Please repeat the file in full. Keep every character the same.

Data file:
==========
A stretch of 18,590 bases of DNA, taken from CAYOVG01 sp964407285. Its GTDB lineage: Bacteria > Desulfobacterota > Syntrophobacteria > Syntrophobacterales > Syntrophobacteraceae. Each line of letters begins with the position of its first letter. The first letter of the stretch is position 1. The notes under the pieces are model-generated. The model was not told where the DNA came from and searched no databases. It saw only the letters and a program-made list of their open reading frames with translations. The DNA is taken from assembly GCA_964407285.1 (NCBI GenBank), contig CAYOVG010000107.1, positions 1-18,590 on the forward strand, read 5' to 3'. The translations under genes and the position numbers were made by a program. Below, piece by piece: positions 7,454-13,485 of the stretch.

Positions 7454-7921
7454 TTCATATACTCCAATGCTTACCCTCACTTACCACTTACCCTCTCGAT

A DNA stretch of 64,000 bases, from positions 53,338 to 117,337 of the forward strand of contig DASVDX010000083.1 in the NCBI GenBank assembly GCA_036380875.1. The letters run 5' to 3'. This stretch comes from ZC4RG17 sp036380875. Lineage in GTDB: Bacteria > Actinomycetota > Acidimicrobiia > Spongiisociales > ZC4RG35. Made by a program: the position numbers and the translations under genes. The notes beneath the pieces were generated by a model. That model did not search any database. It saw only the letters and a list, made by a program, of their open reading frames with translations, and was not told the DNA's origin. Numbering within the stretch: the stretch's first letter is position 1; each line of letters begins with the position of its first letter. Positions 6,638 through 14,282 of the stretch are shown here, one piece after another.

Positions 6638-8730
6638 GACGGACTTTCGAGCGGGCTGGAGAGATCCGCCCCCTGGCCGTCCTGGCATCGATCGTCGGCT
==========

A stretch of 18,590 bases of DNA, taken from CAYOVG01 sp964407285. Its GTDB lineage: Bacteria > Desulfobacterota > Syntrophobacteria > Syntrophobacterales > Syntrophobacteraceae. Each line of letters begins with the position of its first letter. The first letter of the stretch is position 1. The notes under the pieces are model-generated. The model was not told where the DNA came from and searched no databases. It saw only the letters and a program-made list of their open reading frames with translations. The DNA is taken from assembly GCA_964407285.1 (NCBI GenBank), contig CAYOVG010000107.1, positions 1-18,590 on the forward strand, read 5' to 3'. The translations under genes and the position numbers were made by a program. Below, piece by piece: positions 7,454-13,485 of the stretch.

Positions 7454-7921
7454 TTCATATACTCCAATGCTTACCCTCACTTACCACTTACCCTCTCGAT

A DNA stretch of 64,000 bases, from positions 53,338 to 117,337 of the forward strand of contig DASVDX010000083.1 in the NCBI GenBank assembly GCA_036380875.1. The letters run 5' to 3'. This stretch comes from ZC4RG17 sp036380875. Lineage in GTDB: Bacteria > Actinomycetota > Acidimicrobiia > Spongiisociales > ZC4RG35. Made by a program: the position numbers and the translations under genes. The notes beneath the pieces were generated by a model. That model did not search any database. It saw only the letters and a list, made by a program, of their open reading frames with translations, and was not told the DNA's origin. Numbering within the stretch: the stretch's first letter is position 1; each line of letters begins with the position of its first letter. Positions 6,638 through 14,282 of the stretch are shown here, one piece after another.

Positions 6638-8730
6638 GACGGACTTTCGAGCGGGCTGGAGAGATCCGCCCCCTGGCCGTCCTGGCATCGATCGTCGGCT